With share trading suspended by banking regulators yesterday (Thursday), today sees an effective D-Day for Banif Bank as potential losses for the State appear to be getting larger by the moment.
According to Económico website, all signs this morning point to the Madeiran bank being sold at a bargain basement price, with the State being left with every single one of Banif’s toxic assets.
Diário de Notícias confirms the picture, adding that all Portuguese and Chinese contenders in the “race” to buy the State’s 60.5% holding in the bank have already pulled out.
Still believed to be in the running are six European and American candidates, among them Spanish banks Santander and Popular, and US investment fund Apollo which showed (in)sufficient interest in buying up Novo Banco earlier this year.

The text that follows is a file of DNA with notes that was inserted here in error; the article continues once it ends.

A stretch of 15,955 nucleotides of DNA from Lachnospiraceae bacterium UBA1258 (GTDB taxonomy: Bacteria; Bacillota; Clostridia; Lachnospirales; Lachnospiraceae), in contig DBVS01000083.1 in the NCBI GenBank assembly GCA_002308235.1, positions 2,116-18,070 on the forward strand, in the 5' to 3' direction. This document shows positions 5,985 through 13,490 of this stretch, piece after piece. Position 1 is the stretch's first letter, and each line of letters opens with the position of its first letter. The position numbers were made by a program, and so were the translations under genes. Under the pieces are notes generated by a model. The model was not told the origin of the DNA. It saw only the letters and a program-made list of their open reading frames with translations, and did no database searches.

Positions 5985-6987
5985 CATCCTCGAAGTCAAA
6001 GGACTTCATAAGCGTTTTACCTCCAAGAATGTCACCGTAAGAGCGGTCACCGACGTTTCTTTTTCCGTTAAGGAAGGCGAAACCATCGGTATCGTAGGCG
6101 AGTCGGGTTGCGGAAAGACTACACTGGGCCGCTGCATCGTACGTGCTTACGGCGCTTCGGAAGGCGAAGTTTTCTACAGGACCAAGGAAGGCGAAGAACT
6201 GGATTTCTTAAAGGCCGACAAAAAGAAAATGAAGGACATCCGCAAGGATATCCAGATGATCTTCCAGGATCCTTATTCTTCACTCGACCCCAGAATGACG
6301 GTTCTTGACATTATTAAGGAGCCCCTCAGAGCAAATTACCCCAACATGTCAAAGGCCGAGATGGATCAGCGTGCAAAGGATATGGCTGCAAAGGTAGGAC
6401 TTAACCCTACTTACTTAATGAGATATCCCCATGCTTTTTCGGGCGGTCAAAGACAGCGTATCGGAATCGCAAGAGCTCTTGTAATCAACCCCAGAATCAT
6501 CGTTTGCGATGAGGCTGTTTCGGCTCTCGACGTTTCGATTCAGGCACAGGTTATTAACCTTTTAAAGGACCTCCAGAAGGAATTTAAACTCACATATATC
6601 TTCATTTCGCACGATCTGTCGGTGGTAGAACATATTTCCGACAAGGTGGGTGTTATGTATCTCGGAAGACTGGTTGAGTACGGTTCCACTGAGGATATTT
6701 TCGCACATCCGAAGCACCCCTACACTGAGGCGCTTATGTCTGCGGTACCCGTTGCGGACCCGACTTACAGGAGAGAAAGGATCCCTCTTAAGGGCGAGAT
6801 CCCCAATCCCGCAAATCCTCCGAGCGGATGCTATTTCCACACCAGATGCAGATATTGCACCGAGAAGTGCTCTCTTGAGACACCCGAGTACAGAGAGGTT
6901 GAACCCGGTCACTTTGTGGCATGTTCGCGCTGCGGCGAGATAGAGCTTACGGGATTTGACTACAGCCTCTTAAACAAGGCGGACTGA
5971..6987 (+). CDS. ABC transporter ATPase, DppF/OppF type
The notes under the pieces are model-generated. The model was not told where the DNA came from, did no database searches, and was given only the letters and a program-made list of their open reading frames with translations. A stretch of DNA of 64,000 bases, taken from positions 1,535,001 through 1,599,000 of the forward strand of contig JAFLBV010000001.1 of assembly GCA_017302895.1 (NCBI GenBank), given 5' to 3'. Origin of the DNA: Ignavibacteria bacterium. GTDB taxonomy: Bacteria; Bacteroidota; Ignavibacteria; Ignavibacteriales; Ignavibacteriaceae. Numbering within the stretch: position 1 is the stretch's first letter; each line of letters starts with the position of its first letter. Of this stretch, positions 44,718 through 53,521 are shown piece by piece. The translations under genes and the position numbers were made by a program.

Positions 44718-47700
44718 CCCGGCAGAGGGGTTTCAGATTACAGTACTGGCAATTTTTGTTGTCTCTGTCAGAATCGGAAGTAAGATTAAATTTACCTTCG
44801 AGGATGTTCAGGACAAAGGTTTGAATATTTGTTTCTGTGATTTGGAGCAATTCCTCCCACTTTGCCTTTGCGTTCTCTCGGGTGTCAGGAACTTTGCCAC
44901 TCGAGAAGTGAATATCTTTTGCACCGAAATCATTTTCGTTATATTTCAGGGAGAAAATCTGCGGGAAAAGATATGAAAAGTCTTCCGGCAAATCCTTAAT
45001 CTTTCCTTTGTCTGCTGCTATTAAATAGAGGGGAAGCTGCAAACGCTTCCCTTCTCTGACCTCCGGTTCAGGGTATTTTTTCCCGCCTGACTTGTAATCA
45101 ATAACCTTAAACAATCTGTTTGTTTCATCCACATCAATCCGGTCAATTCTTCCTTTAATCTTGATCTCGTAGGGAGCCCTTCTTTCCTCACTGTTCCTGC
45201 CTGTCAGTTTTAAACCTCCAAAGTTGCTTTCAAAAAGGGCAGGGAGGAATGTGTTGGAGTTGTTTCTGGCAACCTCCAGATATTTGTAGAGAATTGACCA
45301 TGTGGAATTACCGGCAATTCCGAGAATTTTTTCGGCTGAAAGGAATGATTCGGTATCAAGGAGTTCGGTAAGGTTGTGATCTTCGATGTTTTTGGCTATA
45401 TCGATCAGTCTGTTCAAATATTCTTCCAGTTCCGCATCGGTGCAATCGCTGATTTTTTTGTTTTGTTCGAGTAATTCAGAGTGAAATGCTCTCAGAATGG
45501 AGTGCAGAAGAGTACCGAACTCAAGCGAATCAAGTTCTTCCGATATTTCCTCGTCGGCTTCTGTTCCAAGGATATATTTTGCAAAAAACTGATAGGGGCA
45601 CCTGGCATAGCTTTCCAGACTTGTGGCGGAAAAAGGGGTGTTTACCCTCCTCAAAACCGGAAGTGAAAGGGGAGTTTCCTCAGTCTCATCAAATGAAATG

What is certain, stresses DN, is that “the sale will bring in a great deal less than the €700 million that the State injected” into the bank as a result of its 2012 bailout.
With the deadline for proposals running out at 8pm tonight, Económico suggests it may be that the government decides against selling at any price, and comes up with a Plan B.
Talking to Diário Económico, a source explained: “The government doesn’t want a repeat of what happened with BPN and BIC, when every year a new bill appeared that the State was obliged to pay”.
Already thinking of Plan B days ago, the prime minister told journalists: “I hope that whatever solution transpires it protects taxpayers as much as possible. The guarantee that we give taxpayers cannot be the same as the one we give (Banif’s) depositors”.
In the intervening period, the majority of Banif’s ‘depositors’ – certainly when it comes to account holders – have withdrawn their money and transferred their accounts elsewhere.